The Teaching Profession
The “Education” column in yesterday’s L.A. Times features a heartwarming feature about Keith Christian, a totally blind teacher, who works with students who are blind or visually impaired at the Clara Barton Elementary School in Anaheim.  He was recently named the National Braille Teacher of the Year and is the first completely blind educator to win that honor.  “Christian became a teacher, he said, because he hoped to help children avoid his steep learning curve.  He also wanted to have summers off with his kids,” the piece recounts, “and he was lucky enough to be near his son and daughter during the year too, while they attended the school.”               If some or all of your students have cellphones at school, be prepared when the new school year commences, for the wildly popular new mobile device game “Pokémon Go.”  Since its introduction early this month it has become the biggest mobile game ever.  The “Digital Education” column in EDUCATION WEEK reviews how the sensational new game works and weighs the pros and cons.  “The unexpected summer surge has parents and educators buzzing about the potential for educational applications,” it relates, “and fretting about privacy and safety risks they’d prefer children to avoid.  Educators say they see opportunities to capitalize on students’ love for the game in the teaching of subjects like social studies, local history, math, mapping, and literacy.”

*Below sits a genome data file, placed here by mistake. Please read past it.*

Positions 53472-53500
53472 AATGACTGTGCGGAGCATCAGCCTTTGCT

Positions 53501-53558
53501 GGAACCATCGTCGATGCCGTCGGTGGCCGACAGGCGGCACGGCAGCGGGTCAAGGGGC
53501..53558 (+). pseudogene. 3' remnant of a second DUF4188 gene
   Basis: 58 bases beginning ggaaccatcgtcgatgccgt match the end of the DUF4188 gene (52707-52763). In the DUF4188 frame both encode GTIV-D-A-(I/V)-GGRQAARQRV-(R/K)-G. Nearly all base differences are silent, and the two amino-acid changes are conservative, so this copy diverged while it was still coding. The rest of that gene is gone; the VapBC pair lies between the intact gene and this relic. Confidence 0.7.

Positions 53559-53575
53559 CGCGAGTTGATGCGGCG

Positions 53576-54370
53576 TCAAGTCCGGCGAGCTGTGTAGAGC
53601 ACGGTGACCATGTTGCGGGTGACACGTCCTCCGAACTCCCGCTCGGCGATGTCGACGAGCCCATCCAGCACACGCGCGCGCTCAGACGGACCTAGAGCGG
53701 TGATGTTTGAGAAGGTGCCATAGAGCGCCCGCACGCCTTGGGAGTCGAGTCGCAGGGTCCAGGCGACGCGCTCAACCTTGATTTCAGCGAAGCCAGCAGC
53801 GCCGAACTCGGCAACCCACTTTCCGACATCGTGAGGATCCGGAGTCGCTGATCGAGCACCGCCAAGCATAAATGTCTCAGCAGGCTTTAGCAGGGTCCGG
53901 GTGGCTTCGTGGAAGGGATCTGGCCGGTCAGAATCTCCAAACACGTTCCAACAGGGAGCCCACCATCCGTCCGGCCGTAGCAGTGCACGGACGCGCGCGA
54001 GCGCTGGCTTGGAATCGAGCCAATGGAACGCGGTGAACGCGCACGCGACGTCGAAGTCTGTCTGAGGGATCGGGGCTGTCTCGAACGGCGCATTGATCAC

And finally, the plight of the woefully underfunded Detroit Public Schools (DPS) only seems to be getting worse under state control.  The district is deeply in debt and saddled with dilapidated school buildings and deteriorating infrastructure.  The Detroit Free Press continues its coverage of the situation.  “Michigan’s Emergency Loan Board on Monday approved measures to implement a $617-million financial rescue and restructuring plan for Detroit’s public schools,” it explains, “over the vocal objections of elected school board members and others who attended the meeting in Lansing. . . . Critics say the plan treats Detroit public school students as second-class citizens because they would be the only Michigan public school students who could be taught by uncertified teachers.  They also say much of the debt addressed by the plan was rung up while Detroit schools were under state control.”


Dave Alpert (Oxy, ’71)
Member ALOED, Alumni of Occidental in Education
That’s me working diligently on the blog.